Wednesday’s day trip to London for the Royal Academy’s 250th summer exhibition put another tick on my Life’s for Living list. It was a full-on day in city heat but I like to think that a change of scene can be a re-fuel for writing if not a battery re-charge.
On arrival at St Pancras station, I was greeted for the first time by Tracey Emin’s message of love to the rest of Europe:
With the exhibition extending over more rooms than on my last visit, I spent over three hours taking in the eclectic mix of subjects, styles and media that typifies the RA’s summer exhibitions. I became fascinated, too, with the ways in which others engaged, both on first response and at close quarters, with particular exhibits.
My personal favourites included labours of love, elements of surprise, titles as messages, the power of words harnessed, classics made current, quirks and the downright funny.
I used to feel so alien, so out-of-water in London but, over time, I’ve come to terms with that feeling of anonymity I experience there, more than anywhere else I’ve ever visited. In fact, it’s quite freeing, on occasion. Wednesday brought conversations with strangers: on the choice of breakfast breads with a woman on the next table at Le Pain Quotidien; on the joys of new babies and breastfeeding with a young mother as we shared a bench at St Pancras station; on poetry and discovering friends-in-common with three fellow passengers on the return train journey to Market Harborough (my copy of Under the Radar magazine proved a great conversation starter).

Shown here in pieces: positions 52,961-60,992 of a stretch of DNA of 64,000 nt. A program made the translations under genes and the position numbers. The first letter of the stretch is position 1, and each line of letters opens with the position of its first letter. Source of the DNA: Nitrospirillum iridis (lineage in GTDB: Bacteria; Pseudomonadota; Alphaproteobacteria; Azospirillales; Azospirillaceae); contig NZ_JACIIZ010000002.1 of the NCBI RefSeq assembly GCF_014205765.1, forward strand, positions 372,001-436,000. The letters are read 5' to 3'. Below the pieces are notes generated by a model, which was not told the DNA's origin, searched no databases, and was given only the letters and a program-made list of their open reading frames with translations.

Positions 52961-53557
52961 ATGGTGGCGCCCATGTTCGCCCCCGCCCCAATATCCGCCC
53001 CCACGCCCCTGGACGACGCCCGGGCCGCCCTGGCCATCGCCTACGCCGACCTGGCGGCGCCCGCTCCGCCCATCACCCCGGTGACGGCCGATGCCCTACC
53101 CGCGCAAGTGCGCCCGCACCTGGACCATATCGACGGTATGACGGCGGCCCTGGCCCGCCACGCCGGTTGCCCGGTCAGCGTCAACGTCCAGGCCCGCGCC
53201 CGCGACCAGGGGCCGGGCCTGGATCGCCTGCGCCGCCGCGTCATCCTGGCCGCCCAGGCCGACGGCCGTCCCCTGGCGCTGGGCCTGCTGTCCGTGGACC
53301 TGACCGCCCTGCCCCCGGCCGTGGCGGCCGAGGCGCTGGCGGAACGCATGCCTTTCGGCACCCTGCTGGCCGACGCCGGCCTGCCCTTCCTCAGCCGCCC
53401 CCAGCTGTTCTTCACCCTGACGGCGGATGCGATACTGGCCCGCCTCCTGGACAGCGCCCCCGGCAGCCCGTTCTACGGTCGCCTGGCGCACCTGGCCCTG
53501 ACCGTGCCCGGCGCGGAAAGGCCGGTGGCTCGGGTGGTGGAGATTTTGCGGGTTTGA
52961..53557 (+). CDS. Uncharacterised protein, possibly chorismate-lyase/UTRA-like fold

From my TBR pile:
Since finishing Rowan Coleman’s The Summer of Impossible Things (I do like novels that that play with the concept of Time), I’ve read two poetry books: Marion McReady’s Tree Language (its recurring themes and subjects are almost a series of studies; I enjoyed these quiet but affecting poems) and S. A. Leaveley’s How to Grow Matches (there’s a range of styles and sources of inspiration in this short collection of poems towards a ‘template’ for the visible, powerful woman). I’ve just started reading Nell Stevens’ Bleaker House: a fact-fiction fusion on how far one writer is prepared to travel in order to fail to write a novel (and become a writer in the process).
In other news:
I was mistaken in thinking that the Bridport Poetry Prize longlist was to be published last Tuesday. Only the longlist for the Peggy Chapman-Andrews award (First Novel) has been announced online, so far. The rest of us will have to wait until September (winners and highly commended for Poetry, Short Story and Flash Fiction, by email) or October 22nd (full competition results published online). Oh, well…